by Mary Margaret Olohan
Chinese officials announced an additional 1,290 deaths that had not been initially included in Wuhan death tolls Friday, increasing the city’s previous stated death toll by 50%.
State media announced Friday that almost 1,300 people who died of coronavirus in Wuhan were not counted in death tolls previously announced, NBC News reported. These additional numbers increase Wuhan’s death toll by 50% to 3,869 deaths, according to NBC.
A Wuhan official reportedly blamed the under-reporting on several medical institutions failing to report deaths in a timely manner.
“In the early stage, due to limited hospital capacity and the shortage of medical staff, a few medical institutions failed to connect with local disease control and prevention systems in a timely manner, which resulted in delayed reporting of confirmed cases and some failures to count patients accurately,” state media reported that an unidentified Wuhan official said, according to NBC.
Foreign Ministry spokesman Zhao Lijian also blamed late reporting from medical workers, NBC reported, saying Friday: “Medical workers at some facilities might have been preoccupied with saving lives and there existed delayed reporting, underreporting or misreporting, but there has never been any cover-up and we do not allow cover-ups.”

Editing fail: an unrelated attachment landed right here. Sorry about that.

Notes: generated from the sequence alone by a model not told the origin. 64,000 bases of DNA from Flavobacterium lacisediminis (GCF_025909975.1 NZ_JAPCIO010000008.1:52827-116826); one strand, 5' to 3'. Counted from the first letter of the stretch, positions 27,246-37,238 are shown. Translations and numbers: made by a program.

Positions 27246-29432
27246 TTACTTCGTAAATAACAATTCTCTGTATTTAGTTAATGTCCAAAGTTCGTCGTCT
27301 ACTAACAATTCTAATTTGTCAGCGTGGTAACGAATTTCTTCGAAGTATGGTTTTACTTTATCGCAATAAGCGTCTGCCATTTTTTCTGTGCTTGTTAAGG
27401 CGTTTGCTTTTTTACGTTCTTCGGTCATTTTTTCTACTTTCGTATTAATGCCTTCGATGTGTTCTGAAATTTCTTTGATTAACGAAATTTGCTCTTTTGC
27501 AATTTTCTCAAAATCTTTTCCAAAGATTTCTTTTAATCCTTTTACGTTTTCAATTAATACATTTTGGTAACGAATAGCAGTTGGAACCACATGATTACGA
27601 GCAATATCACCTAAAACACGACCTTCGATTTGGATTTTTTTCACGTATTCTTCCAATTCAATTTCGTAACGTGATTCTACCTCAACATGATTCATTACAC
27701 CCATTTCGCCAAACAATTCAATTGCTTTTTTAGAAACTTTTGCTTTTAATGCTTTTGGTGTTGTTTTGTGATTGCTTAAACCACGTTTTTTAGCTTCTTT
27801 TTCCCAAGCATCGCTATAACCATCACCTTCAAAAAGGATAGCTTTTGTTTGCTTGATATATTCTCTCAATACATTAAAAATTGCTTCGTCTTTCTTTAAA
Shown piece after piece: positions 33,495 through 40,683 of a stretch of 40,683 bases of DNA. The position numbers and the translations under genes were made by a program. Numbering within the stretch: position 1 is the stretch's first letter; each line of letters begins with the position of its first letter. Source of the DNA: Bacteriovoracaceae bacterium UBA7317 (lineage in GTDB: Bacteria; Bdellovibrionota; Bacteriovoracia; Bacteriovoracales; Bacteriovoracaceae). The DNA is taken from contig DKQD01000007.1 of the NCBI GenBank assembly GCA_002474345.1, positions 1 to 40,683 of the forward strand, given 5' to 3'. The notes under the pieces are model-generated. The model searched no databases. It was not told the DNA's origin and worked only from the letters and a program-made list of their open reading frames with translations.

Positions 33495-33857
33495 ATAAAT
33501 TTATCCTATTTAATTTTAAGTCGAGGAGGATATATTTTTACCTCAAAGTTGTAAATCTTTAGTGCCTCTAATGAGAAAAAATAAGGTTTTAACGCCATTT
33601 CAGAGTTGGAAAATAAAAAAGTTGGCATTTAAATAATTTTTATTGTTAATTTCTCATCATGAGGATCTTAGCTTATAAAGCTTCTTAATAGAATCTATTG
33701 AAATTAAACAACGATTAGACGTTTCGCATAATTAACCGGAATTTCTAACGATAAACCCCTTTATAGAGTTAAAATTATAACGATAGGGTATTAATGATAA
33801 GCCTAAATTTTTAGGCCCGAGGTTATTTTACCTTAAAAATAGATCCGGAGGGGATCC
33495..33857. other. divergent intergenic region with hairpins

Wuhan officials add 50% to official coronavirus death toll https://t.co/uiA0CeIFQl
— David Pakman (@dpakman) April 17, 2020
News of China’s under-reporting came after weeks of rumors that China has many more victims than the country has announced — rumors fueled by photos of thousands of urns at funeral homes waiting to be filled with cremated ashes of victims, as well as photos of people waiting in long lines to gather the ashes of their cremated relatives, NBC reported.
The news also came after the United States accused China of mishandling the pandemic by failing to warn the rest of the world about the virus and purposefully misrepresenting the number of deaths and cases within the country. Bejiing has denied that this is the case, NBC reported. The U.S. Intelligence community reportedly concluded in mid-March that China was falsifying data on coronavirus, prompting the CIA to look into the numbers as well.
President Donald Trump has not directly criticized China in recent weeks, but he frequently has criticized the World Health Organization (WHO) for being “China-centric,” and cut off U.S. funding for the WHO on Tuesday.
“The WHO’s reliance on China’s disclosures likely caused a twenty-fold increase in cases worldwide, and it may be much more than that,” Trump said Tuesday. “The WHO has not addressed a single one of these concerns nor provided a serious explanation that acknowledges its own mistakes, of which there are many.”
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Mary Margaret Olohan is a reporter for the Daily Caller News Foundation.